In my view, the most interesting projects are the ones which offer developers a better deal. Many of today’s dominant platforms offered, at some point in their rise to prominence, an app platform with built-in distribution for developers. Facebook offered a developer platform for several years (and Zynga rode that to prominence) before shutting it down leaving developers suffering. Twitter was once developer friendly before they became developer ambivalent, destroying significant goodwill in the dev community it worked so hard to cultivate. Apple’s iOS attracts almost three million developers to build apps for their platform and Android more than six million. Developers, in most cases, make or break the success of platforms. But something funny happens on the way to dominance, and as Alex Felix put it to me, “centralized platforms seem to stunt their own growth at critical junctures by attempting to monopolize ancillary business opportunities rather than plotting a course toward long term universality.” This is likely a result of inevitable investor pressure for better monetization. But crypto communities might have the benefit of building for the very long term and could resist these pressures. As Alex puts it, “crypto companies and their user/owner structures can afford to think generationally.”

The real question to ask is, “on which platforms will the apps of tomorrow be built?” My bet is that quite a few decentralized platforms will offer developers a much better deal—far less control and restrictions, long-term platform stability, and more economic gain—and it will be developers that deliver user benefits atop new protocols. Two years from now, an app like HQTrivia might have launched atop Ethereum or PROPS, avoiding Apple’s 30% distribution tax and taking advantage of a native economic model based on tokens. This will happen provided two things become true: the infrastructure for building and scaling decentralized apps massively improves, and decentralized apps can achieve very wide frictionless distribution. I believe both are likely to be true.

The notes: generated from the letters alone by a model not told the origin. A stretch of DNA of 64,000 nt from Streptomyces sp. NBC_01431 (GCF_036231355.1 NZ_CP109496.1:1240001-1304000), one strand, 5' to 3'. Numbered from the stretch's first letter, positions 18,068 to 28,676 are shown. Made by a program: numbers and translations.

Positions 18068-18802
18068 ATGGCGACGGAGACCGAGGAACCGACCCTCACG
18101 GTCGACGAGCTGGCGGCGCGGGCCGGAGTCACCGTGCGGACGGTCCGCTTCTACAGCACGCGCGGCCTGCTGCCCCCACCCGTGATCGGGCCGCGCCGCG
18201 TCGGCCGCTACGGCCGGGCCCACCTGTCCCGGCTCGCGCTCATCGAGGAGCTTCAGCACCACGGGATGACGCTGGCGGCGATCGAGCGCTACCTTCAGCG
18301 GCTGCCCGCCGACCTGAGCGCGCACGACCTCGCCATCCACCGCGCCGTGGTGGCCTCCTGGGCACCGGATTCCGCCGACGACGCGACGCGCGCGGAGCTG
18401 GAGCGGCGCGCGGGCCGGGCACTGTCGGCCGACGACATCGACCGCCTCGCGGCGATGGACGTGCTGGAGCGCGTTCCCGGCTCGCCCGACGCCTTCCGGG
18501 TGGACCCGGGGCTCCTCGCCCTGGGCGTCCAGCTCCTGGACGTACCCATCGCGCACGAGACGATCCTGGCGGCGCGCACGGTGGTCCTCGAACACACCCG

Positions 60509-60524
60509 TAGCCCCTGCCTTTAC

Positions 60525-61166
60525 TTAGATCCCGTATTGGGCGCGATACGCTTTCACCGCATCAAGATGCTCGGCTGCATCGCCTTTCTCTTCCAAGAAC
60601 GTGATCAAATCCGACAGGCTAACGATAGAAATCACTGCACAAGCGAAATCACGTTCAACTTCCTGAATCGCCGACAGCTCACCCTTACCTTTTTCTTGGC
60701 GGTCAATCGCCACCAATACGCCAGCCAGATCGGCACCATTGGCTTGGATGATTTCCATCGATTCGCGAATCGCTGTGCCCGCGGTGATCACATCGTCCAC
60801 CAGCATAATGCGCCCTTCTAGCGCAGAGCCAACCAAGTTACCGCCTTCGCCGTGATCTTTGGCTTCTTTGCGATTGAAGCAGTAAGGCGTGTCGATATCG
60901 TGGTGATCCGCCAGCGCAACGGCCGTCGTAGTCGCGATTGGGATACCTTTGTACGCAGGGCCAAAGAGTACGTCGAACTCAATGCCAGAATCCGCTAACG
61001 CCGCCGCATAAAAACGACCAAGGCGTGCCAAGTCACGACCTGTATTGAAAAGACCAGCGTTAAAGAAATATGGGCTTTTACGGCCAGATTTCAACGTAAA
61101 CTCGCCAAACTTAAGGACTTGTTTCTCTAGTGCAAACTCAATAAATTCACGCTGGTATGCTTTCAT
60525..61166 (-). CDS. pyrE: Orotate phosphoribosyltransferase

Is The New Boss The Same As The Old Boss?

Even if decentralized systems can prove themselves to work as well as, or at very least provide meaningful new benefits when compared to their centralized counterparts, what is to stop successful decentralized systems from turning into dominant and powerful groups? And if they do, what will stop them from acting badly too? Governing decentralized systems (which are typically composed of self-interested actors) has proved challenging. They are, by definition, more difficult to steer. One hopes that the more widely distributed economic value of these systems can act as a counterbalance to the tendencies of centralized actors to exert power in damaging ways. But this remains to be seen. At very least, as Vitalik Buterin points out,

“It is much harder for participants in decentralized systems to collude to act in ways that benefit them at the expense of other participants, whereas the leaderships of corporations and governments collude in ways that benefit themselves but harm less well-coordinated citizens, customers, employees and the general public all the time.”

The design of many of these systems intends to make it easier for good coordination and to make it harder for harmful coordination. But beyond that, through the social networking era, we have learned a lot about the design of online communities and how to achieve coordinated communities with good intent. It is possible to build communities with norms embedded in them over time, whereby the overwhelming number of community participants act positively and work together to purge the community of bad actors. We have seen this purposefully constructed in Tumblr, Amino and to some extent in Wikipedia. In decentralized networks, the users themselves have more power than they do in centralized systems. If the users build communities with particular norms, it becomes harder for the community to act against those norms.

There are tons of unanswered questions in cryptoland. It’s relatively easy to doubt that decentralized apps will be any better than centralized versions. You could argue my point that “developers will build great things” is a cop out and avoids the crux of the “will decentralized apps actually be competitive with the existing platforms?” question. But some of the trends are easy to see here. There are tens of thousands, maybe even hundreds of thousands of developers focused on decentralized protocols, dapps and crypto networks. There remains massive distrust in our institutions and growing anger at the power of the platforms. And the alternative incentive structure is novel and just plain more fair. We sit at an interesting crossroads.

At Venrock we are enlivened by the possibilities here. We are proud investors in the PROPS Project (decentralized network of video applications) and have formed a strategic relationship with CoinFund (an advisory-focused cryptofund). We remain focused on decentralized protocols, services and apps and foresee a future internet with fewer gatekeepers, where users have more control, and where users participate more fairly in both the governance of these networks and the economic value creation that ensues.

Special thanks to Jake Brukhman, Oleg Golubov and Alex Felix at CoinFund, and Jonathan Glick (my wisest and most thoughtful expert on so many topics) for their helpful guidance, ideas, conversation and pushback on this piece.

The Crypto Mission was originally published in on Medium, where people are continuing the conversation by highlighting and responding to this story.